How to Fix Mortgage Lending: Rein in The Regulators
Over at Barry Ritholtz’s “The Big Picture,” Bill Black has been publishing a series of posts on how mortgage lending should be regulated. Black, who is the author of “The Best Way to Rob A Bank Is to Own One,” does an admirable job at pointing out how pervasive fraud arises and undermines market discipline.
Unfortunately, his proposals for changing the mortgage lending system to counter fraud just won’t work.
Black’s basic contention is that the assumption by economists that anti-fraud regulation need not be a serious part of financial regulation is dead wrong. He persuasively argues that accounting control fraud played a large role in both the most recent financial crisis, the Enron era scandals and the S&L crisis (although I think he goes to far in explaining fraud as the driver of these scandals). And he's correct that the assumption that reputational risk is enough to prevent fraud is mistaken.
But when it comes down to providing a list of rules that would reduce fraud and the severity of financial bubbles, Black stumbles. Black provides 12 rules. The seventh rule, which is central to his whole scheme, is that it should be “unlawful for any private entity to base any aspect of a loan officer or agent’s compensation on the basis of the volume of loans presented, originated, or approved rather than on the quality of the loans.”
This sounds like a fine rule but it fails on a number of levels.
In the first place, it is very difficult to judge the quality of loans. Back during the housing bubble, many fine people were advocating that down-payments were unnecessary. As recently as last year, the FHA was approving loans that essentially needed no down-payment at all because the government’s home buyer tax credit made the down-payment. The FHA insists these were good loans.
Keep in mind that the historical data on subprime loans showed that the tendency of borrowers to default was more than made up by their resistance to refinancing. From a lender’s perspective, then, the risk of subprime lending was far smaller than you might think because prepayment risk—and therefore interest rate risk—was negligible. If you also assumed continued rising home prices, the risk got even smaller since the expected recovery rate on defaults was quite high. This was one of the reasons that subprime mortgage-backed securities were popular—they seemed to offer steady income streams less likely to be interrupted in low interest rate environments.
Now, of course, we all know that things didn’t turn out as predicted. The risk of default of subprime loans was far higher than expected. The recovery rates in defaults across nearly every type of loans was far lower than expected.
The truth is that what is or isn’t a “quality” loan is an entrepreneurial guess—until the loan is either paid off or goes into default. There is no way a regulator or a private entity can know for certain what counts as quality because the complexity of market circumstances and the unpredictability of the future.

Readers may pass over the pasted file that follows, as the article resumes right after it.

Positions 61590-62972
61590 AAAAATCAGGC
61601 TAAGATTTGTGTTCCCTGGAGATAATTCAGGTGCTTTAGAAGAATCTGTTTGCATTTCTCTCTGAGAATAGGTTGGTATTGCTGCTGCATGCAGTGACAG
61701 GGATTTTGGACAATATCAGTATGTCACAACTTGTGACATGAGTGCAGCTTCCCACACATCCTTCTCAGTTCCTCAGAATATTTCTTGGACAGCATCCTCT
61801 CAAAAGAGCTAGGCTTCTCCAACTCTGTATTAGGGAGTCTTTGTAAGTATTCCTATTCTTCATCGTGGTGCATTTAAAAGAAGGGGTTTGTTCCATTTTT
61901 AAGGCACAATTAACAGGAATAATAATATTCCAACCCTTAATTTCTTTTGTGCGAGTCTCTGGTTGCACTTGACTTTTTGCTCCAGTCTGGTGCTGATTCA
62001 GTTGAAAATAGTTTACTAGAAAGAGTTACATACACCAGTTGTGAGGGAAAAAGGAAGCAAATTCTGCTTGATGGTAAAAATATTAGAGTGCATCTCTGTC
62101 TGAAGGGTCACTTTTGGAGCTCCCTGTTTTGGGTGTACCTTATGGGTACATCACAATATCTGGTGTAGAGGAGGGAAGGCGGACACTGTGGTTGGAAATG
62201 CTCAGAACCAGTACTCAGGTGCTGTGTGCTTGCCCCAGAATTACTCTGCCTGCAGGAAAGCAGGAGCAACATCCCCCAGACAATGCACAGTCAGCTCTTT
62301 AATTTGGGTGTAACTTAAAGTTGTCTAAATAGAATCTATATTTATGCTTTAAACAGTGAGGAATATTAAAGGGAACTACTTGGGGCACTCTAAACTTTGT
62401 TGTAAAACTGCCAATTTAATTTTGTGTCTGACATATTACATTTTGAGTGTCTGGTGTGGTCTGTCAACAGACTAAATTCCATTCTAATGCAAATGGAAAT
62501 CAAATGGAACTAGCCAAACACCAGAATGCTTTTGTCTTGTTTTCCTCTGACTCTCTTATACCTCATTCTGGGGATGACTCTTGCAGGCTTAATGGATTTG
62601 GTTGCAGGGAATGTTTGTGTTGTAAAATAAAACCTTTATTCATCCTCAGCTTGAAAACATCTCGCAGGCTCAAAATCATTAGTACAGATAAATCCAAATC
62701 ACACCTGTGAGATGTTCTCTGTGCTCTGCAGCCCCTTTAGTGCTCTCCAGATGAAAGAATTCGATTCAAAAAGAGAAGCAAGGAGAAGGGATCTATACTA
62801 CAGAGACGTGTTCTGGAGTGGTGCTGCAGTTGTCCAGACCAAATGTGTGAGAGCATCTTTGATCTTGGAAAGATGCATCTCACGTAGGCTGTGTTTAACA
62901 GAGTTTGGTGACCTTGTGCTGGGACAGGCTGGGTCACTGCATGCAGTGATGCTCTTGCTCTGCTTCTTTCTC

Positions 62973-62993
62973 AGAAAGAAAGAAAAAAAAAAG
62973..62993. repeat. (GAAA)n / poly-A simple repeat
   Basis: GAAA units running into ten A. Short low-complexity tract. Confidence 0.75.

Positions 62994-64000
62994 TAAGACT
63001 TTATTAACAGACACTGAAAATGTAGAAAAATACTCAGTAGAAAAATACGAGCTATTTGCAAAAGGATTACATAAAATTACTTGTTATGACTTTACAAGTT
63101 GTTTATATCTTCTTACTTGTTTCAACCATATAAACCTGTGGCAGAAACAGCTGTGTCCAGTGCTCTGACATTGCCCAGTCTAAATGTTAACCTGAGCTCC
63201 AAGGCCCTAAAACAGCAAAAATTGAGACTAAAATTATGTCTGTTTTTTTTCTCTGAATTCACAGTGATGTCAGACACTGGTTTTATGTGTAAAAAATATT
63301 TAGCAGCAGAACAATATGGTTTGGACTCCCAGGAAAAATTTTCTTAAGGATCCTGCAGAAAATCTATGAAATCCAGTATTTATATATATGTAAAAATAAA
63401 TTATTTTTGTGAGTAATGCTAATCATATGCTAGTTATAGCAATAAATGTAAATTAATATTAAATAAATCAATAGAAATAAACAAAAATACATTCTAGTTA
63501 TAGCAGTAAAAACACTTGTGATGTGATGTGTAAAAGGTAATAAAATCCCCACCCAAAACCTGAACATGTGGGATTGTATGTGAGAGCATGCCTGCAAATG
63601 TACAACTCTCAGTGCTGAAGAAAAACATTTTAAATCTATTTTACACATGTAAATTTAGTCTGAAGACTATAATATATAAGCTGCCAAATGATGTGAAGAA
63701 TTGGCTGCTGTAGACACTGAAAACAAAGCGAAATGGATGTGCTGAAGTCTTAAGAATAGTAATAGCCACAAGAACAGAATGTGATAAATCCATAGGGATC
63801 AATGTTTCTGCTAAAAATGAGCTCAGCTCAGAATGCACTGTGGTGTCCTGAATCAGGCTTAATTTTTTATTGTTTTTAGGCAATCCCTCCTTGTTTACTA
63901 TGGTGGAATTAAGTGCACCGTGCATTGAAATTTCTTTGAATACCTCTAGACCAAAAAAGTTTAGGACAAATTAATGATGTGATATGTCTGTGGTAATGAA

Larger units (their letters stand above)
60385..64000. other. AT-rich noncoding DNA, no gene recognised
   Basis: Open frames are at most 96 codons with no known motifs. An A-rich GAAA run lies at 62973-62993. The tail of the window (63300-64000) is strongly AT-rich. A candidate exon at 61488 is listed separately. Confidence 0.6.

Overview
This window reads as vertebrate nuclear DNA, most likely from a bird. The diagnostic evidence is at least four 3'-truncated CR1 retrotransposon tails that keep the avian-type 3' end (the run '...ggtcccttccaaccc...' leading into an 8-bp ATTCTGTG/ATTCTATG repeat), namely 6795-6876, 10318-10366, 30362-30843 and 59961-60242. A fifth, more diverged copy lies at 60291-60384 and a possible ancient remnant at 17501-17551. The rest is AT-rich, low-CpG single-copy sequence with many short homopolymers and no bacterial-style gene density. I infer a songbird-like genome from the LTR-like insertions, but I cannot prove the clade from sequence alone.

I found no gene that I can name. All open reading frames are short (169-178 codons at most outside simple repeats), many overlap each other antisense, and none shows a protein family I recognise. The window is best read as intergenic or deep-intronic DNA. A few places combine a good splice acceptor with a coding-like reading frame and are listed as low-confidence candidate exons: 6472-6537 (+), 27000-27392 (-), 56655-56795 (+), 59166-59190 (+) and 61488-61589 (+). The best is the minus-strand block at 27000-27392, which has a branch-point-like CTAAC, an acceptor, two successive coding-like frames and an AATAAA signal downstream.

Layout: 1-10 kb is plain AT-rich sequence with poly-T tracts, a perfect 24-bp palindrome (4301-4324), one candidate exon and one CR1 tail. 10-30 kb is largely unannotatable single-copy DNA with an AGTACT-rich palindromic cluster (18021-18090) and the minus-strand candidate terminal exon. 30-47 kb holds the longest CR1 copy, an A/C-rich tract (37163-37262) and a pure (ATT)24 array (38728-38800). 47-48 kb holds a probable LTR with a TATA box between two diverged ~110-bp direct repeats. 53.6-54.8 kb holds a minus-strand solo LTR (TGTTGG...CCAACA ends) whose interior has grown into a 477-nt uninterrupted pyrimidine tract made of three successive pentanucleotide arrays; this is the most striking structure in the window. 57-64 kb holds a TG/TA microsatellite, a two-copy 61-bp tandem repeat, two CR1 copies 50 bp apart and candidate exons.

More importantly, the policies of our government that are aimed at preventing discrimination in home lending mandate paying for loan volume. It is simply not enough for a lender to show that its policies are race neutral or aimed at achieving a higher quality of loans—they must show that they are achieving the goals of racially balanced lending. To put it differently—they must meet racial quotas on volume.
Historically, banks have struggled to be able to keep up with the fair lending demands of regulators. Bank of America , in fact, discovered that its local loan officers in California were so reluctant to make certain loans that it had to deny them the ability to turn down any loans. All rejections got processed back in Charlotte, North Carolina. The goal was to increase loan volume to meet regulatory racial quotas.
As recently as this past December the National Community Reinvestment Coalition announced that it planned to sue banks that required that borrowers who sought FHA backed loans had FICO scores higher than the minimum score set by the FHA. In other words, banks face litigation that seeks to convert a floor set by the FHA into a ceiling for underwriting standards.
Despite the meltdown of mortgages, our government continues to wage a campaign against lending standards that could produce quality loans. If Black really wants to change the incentives in lending, he should start by adding a new central rule to his list: “The government will be forbidden from implicitly or explicitly requiring that any loan be made to anyone, or from rewarding any private or public entity for making a certain volume or percentage of loans to any population group.”
What Black has stumbled over is his own blindness to the complicity of regulators in the housing bubble. The assumption that the government’s role in fostering bad lending practices was minimal would be wonderful if true. Unfortunately, it is unsupported by the evidence. And there is no way we can even get started at fixing the operations within mortgage lenders until we fix the pressures brought on mortgage lenders by government lending goals.
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